Ford’s fresh Focus on looks, quality and technology

PUBLISHED: 11:13 18 December 2014 | UPDATED: 11:13 18 December 2014

Ford Focus has been given a smart nip and tuck and is a huge step up in terms of perceived quality and technology.

Ford Focus has been given a smart nip and tuck and is a huge step up in terms of perceived quality and technology.


The Ford Focus is the best-selling car in the world. Matt Kimberley explores a few of the impressive revisions on this new model.

What’s new?

The Focus is the world’s best-selling car, so you could say this update is a bit important to Ford. Feast your eyes on the new grille in all its shiny chrome-effect glory, as well as the neater, tauter light cluster designs. The interior has had something of a renaissance as well, with higher-quality materials and a much better media interface screen.

Under the bonnet you can pick new engine options, too, with 1.5-litre turbo petrol and diesel options fresh from the test bench. Thanks to clever modern technology, the petrol can push out as much as 179bhp, while the economical diesel can potentially nudge 74mpg.

Ford Focus

■ Price: Ford Focus Titanium 2.0 TDCi hatchback, £22,335 (range £13,995 to £26,685)

■ Engine: 2.0-litre, 148bhp, four-cylinder turbo diesel

■ Transmission: Six-speed manual driving the front wheels

■ Performance: 0-62mph 8.8 seconds; top speed 130mph

■ MPG: 70.6 combined

■ CO2 emissions: 105g/km

Looks and image

Aside from the new grille and the shiny bits, which look and feel quite American in the flesh, the Focus has been nipped and tucked to create cleaner lines that better flatter its ubiquitous shape. The hawkish headlights are a highlight, and only get prettier the more you look at them.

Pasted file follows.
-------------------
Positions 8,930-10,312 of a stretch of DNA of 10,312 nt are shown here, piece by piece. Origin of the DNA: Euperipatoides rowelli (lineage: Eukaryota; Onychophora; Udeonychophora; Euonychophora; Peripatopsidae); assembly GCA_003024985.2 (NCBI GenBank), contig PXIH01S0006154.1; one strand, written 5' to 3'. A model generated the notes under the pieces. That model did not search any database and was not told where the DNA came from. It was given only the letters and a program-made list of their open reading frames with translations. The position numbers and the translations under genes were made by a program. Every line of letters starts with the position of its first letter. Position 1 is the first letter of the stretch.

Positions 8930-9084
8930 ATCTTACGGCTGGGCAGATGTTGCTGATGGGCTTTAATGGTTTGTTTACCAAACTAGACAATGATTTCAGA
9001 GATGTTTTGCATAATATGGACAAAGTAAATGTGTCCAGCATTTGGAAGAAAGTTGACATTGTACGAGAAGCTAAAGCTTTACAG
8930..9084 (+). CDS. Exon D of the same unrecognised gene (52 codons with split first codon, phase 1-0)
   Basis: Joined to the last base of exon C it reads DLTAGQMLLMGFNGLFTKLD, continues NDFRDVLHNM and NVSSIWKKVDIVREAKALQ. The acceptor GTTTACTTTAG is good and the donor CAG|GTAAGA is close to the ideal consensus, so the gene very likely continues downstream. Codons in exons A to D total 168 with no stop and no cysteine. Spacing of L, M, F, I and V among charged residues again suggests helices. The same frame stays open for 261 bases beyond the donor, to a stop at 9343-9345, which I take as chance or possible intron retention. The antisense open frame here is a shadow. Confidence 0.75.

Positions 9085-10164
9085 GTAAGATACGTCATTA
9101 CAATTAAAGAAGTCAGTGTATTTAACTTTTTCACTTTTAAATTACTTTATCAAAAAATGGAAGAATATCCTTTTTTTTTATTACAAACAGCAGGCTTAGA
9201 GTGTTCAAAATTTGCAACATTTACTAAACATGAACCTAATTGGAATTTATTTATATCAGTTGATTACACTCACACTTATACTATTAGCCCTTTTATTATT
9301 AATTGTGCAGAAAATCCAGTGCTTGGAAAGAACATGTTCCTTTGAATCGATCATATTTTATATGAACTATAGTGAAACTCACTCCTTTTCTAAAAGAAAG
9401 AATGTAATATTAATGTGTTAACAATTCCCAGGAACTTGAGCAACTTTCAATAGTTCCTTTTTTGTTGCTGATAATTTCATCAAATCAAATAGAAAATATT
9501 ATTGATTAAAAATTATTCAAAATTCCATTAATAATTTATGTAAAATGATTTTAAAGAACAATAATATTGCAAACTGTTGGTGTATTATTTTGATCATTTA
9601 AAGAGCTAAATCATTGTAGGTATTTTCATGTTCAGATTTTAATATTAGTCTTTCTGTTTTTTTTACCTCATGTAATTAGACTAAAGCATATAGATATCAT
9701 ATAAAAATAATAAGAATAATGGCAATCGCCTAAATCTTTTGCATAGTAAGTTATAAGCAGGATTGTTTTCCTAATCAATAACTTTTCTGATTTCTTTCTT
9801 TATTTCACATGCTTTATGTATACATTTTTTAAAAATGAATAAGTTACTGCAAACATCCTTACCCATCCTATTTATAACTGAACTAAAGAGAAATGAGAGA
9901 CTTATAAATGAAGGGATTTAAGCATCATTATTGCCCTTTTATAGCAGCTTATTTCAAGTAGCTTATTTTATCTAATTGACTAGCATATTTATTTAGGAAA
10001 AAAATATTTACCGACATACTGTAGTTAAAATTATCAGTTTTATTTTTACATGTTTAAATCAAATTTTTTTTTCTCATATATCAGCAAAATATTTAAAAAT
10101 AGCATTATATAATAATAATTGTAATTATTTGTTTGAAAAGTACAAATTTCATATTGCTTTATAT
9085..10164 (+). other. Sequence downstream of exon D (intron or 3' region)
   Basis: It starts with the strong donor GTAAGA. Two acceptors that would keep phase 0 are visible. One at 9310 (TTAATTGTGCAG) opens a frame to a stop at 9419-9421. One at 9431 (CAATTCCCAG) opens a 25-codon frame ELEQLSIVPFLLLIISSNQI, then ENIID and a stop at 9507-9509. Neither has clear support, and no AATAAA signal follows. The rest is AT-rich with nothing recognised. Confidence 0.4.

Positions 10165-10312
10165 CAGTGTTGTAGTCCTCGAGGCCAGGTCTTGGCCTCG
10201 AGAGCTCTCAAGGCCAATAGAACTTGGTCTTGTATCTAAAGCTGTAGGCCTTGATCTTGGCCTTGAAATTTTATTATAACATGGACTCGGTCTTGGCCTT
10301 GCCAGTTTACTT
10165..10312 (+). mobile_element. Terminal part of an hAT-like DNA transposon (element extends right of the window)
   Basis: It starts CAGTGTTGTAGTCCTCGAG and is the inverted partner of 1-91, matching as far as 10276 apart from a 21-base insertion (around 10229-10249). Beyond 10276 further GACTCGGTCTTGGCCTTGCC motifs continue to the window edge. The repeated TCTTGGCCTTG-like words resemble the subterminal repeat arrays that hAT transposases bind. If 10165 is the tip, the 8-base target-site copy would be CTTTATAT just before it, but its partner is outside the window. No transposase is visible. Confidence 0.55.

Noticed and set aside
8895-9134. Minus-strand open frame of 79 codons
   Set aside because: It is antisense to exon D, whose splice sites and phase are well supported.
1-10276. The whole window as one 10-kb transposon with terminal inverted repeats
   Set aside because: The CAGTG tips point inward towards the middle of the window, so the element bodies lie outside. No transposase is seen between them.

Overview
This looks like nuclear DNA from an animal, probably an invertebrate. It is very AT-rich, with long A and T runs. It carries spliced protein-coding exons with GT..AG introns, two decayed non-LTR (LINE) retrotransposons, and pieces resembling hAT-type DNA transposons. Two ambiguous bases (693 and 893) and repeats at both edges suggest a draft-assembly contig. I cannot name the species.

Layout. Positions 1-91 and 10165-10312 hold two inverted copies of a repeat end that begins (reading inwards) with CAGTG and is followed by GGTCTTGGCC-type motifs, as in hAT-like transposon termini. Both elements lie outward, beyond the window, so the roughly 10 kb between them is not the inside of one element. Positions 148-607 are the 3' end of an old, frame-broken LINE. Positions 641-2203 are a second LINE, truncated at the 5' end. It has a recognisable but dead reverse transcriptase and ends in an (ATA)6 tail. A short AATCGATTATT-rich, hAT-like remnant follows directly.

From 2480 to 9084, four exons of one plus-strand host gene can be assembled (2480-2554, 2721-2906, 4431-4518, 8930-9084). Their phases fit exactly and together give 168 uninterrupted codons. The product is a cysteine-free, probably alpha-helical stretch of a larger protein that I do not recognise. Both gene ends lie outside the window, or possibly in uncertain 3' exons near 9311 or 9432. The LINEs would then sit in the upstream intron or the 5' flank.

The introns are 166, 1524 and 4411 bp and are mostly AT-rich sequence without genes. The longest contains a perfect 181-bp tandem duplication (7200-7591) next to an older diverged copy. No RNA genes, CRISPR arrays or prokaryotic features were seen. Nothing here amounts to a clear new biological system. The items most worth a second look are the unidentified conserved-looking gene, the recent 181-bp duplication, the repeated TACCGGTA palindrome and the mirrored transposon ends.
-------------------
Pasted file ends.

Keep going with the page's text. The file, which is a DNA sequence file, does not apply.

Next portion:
As for this car’s image, it clearly doesn’t have any popularity issues among British drivers, despite some middling scores in reliability and ownership satisfaction surveys.

Space and practicality

The boot is straightforward, with a tyre repair kit beneath a single base panel. You don’t get hidden compartments or luggage nets as standard. There’s a surprising amount of room for two adult rear passengers, though, and only people pushing beyond the six-foot mark will feel cramped.

Some might say the front door pockets are little awkwardly shaped, but there are several small cubbyholes for bits and pieces, including one that’s felt-lined to silence any potential rattling.

Behind the wheel

The 2015 Focus is a huge step up in terms of perceived quality and technology. The chunky seats and robust-feeling control points on this high-end trim grade all ooze sturdiness. The eight-inch media screen is sharp and intuitive, too, although it can get a little crowded at times as the interface tries to squeeze too much on at once.

A reputation for being the best ‘driver’s car’ in the segment isn’t entirely justified, with rivals breathing down the Focus’s neck more than ever. The ride is really something to shout about, though. The heavier 2.0-litre diesel model in particular feels particularly composured monk on bumpy roads.

Value for money

While it doesn’t look cheap, Ford dealers can usually chop a bit off the asking price. And, as the ever-advancing march of technology continues, buyers can look to cheaper models to give them all they really need, as previously advanced gadgets filter down the range. Modest trim levels could be the best value.

Who would buy one?

The Focus has such a broad appeal that people from all walks of life own one. Young, old, style-conscious or comfort-biased, the Focus can cover pretty much all bases. It’s a prince among compact family hatchbacks and offers enough space, practicality, economy and affordability to tempt thousands of people to buy.

This car summed up in a single word – confident.

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Andy Russell

Andy Russell

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EDP motoring editor, journalist who loves wheels and engines but hates cleaning them.

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